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Adventures in Baking: Extreme Baking Edition No. 2

My+finished+eclairs
My finished eclairs

My finished eclairs

Ellie Ostroff

Ellie Ostroff

My finished eclairs

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Over spring break, I decided to venture into the realm of pastry, generally considered a baking challenge. Specifically, I wanted to attempt the February Bake Along by King Arthur Flour: chocolate eclairs.

According to Craftsy and Puckles, crafts and baking websites, respectively, eclairs were invented in France by a chef named Marie-Antoine Carême around the turn of the 19th century. A long, thin pastry similar in appearance to a long-john doughnut, an eclair is made from pâte à choux, or choux pastry, and is filled with custard and (in general) glazed with ganache or frosting. King Arthur’s recipe for Valentine’s Day uses chocolate custard and a chocolate ganache.

First, I made the choux pastry. Choux pastry, unlike other pastry doughs, is cooked in a pan before adding the eggs. Moreover, to form the pastries, the batter must be piped. After making the choux, I created my piping bag and (attempted) to pipe the batter. It turns out that my piping skills are horrendous, but I managed to create some logs for eclairs. For those of you who are unfamiliar or inexperienced with piping, like myself, I suggest you use the spooning method suggested in King Arthur’s directions. Another note though, on reflection: when the instructions say each pastry should be piped or spooned to five inches long, that measurement is important. I learned firsthand that if the pastry was too short or too thin, it wouldn’t be able to hold enough filling inside.

Once the pastry was baked, it was beautifully crisp, dry, and light, with a nice golden brown color. There was also little pastry inside the shell (when I managed to pipe the pastries correctly, of course), allowing for a huge amount of filling. Basically, King Arthur’s recipe makes a great pastry.

Ellie Ostroff
The baked choux pastries

Next, I made a custard for the first time ever. I followed the directions to the letter, and for the most part the recipe is well-written. However, I do have a bone to pick: in step 13, when the recipe wants the pan taken off the heat once the mixture “just barely starts to boil”, I believe the instructions are too vague. I took the pan off when I saw what I consider a bare boil, and ended up with a custard that was too thin. I’m sure the instructions are accurate, as I still created a tasty custard, but the meaning should be clearer.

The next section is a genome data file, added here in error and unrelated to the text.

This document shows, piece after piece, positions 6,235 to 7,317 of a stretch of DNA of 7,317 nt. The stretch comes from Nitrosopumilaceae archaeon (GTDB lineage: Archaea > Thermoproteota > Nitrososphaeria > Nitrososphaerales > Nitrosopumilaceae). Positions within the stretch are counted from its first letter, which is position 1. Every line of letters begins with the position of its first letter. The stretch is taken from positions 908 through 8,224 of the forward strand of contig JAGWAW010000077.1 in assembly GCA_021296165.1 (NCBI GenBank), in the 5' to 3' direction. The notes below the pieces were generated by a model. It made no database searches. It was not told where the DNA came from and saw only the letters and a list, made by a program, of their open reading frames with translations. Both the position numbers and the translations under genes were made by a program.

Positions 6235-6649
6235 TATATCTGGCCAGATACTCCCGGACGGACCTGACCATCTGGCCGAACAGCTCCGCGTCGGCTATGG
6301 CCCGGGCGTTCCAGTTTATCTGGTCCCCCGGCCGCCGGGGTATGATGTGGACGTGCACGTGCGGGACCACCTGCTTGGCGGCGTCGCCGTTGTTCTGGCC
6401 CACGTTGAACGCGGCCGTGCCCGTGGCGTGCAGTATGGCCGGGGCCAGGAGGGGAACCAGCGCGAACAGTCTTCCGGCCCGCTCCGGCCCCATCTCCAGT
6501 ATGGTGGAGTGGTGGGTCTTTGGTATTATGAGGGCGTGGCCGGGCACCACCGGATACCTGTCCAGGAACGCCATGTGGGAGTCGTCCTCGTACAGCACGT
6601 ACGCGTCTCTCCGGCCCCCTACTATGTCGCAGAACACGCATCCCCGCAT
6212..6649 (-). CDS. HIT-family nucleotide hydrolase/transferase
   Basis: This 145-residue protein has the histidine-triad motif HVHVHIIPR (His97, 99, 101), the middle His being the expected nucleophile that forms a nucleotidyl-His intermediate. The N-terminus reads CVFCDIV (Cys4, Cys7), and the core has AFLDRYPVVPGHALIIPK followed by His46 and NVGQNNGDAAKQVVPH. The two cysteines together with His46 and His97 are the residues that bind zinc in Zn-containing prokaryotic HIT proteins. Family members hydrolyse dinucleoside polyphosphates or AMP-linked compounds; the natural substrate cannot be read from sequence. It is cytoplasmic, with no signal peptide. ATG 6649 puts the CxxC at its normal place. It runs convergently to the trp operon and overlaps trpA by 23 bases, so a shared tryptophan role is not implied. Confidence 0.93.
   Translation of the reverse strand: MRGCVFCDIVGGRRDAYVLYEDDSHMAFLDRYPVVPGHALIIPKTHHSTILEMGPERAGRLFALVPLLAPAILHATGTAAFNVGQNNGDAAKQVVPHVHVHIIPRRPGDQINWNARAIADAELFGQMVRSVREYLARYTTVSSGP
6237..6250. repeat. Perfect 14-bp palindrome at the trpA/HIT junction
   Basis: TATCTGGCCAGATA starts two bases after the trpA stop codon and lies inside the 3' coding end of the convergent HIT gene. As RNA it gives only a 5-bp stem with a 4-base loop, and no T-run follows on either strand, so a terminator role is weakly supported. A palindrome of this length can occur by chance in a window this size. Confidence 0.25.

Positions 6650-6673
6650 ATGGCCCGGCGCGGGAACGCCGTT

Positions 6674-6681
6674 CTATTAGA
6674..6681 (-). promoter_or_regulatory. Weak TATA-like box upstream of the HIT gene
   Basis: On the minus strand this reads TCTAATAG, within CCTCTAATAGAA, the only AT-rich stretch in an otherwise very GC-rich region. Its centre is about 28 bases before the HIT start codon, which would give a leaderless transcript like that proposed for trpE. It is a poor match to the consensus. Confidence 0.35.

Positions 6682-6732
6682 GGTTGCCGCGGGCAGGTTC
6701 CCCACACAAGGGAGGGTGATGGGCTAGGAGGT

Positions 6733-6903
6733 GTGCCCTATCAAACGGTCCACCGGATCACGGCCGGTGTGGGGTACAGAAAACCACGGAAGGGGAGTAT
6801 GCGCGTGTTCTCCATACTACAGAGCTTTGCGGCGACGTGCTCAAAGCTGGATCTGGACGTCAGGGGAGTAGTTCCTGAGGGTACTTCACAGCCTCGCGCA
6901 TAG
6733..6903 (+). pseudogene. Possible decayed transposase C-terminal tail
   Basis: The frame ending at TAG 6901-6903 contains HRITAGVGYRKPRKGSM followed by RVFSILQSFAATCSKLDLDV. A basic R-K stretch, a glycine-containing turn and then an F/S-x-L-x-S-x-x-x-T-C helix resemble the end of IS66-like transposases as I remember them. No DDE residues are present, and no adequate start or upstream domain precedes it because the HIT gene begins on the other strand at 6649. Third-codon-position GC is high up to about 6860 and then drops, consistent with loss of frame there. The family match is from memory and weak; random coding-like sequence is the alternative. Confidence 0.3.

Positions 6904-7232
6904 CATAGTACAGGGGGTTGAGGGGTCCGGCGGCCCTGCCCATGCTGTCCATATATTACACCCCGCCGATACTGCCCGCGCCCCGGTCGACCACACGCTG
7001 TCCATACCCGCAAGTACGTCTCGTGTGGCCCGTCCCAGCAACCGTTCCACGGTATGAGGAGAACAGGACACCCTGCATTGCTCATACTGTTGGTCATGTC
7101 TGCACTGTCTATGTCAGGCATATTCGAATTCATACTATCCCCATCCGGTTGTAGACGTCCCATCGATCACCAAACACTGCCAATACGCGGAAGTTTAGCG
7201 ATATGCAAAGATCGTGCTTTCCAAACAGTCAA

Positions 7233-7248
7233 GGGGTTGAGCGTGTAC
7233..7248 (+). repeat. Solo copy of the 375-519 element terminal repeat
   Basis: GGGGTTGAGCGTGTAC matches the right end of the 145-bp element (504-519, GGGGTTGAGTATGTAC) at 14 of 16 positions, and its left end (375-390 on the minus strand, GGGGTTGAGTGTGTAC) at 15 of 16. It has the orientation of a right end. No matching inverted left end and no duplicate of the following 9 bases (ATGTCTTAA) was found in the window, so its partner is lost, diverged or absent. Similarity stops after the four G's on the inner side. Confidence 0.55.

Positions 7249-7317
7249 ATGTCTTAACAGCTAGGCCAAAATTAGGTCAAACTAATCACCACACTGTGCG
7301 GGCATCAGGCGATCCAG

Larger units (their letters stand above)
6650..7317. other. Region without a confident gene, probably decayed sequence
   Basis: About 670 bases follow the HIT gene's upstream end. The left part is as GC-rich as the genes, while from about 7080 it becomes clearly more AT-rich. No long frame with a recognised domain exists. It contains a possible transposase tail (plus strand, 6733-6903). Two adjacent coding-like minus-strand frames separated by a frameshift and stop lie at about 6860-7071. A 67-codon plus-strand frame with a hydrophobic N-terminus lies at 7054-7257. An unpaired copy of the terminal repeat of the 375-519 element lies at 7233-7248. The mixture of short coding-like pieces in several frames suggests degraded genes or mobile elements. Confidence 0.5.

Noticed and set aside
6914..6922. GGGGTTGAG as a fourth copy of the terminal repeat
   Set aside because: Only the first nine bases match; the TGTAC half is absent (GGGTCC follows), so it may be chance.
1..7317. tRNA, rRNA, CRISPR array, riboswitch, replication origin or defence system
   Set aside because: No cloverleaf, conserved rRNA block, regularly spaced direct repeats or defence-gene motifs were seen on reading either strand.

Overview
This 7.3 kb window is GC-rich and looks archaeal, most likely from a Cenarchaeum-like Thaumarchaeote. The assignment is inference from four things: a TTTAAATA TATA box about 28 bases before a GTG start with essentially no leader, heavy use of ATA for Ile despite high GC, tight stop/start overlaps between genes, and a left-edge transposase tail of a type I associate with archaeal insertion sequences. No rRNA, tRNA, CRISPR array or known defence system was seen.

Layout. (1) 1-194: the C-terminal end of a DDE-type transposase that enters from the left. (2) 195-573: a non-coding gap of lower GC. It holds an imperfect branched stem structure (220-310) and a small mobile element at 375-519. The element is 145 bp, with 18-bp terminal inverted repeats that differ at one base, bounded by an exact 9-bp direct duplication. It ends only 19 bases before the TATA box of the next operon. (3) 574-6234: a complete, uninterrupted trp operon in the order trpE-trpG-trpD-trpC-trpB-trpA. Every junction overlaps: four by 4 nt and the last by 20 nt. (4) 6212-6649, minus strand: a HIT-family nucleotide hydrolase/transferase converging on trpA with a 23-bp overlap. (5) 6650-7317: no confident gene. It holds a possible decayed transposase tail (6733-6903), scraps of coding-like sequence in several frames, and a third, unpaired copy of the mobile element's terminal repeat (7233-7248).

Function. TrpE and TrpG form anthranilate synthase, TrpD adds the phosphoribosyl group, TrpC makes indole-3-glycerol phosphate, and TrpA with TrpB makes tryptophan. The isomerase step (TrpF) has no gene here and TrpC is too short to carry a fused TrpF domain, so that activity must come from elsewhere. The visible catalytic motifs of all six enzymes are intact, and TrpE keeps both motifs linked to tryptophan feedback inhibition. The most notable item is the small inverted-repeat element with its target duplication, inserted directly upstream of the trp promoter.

I continued to follow the instructions, refrigerating the custard for two hours (built-in homework time!) before making the ganache and attempting to pipe the custard into the eclairs. However, as aforementioned, the custard was too runny and hence I couldn’t add very much to each eclair. The ganache was delicious, though, and so was the eclair as a whole.

For my first time trying pâte à choux, I considered the venture a success. I wholly recommend this recipe and believe King Arthur created an accurate blueprint for a tasty pastry. However, I would suggest a bit of research on choux pastry before making the recipe. For example, as an avid lover of The Great British Baking Show, I had seen both choux pastry and eclairs made before, so I was already familiar with the process.

In summary, the recipe is fantastic and if you love chocolate and crisp pastry, King Arthur Flour’s Dark Chocolate Eclairs are for you!

Recipe: http://www.kingarthurflour.com/recipes/dark-chocolate-eclairs-recipe

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Adventures in Baking: Extreme Baking Edition No. 2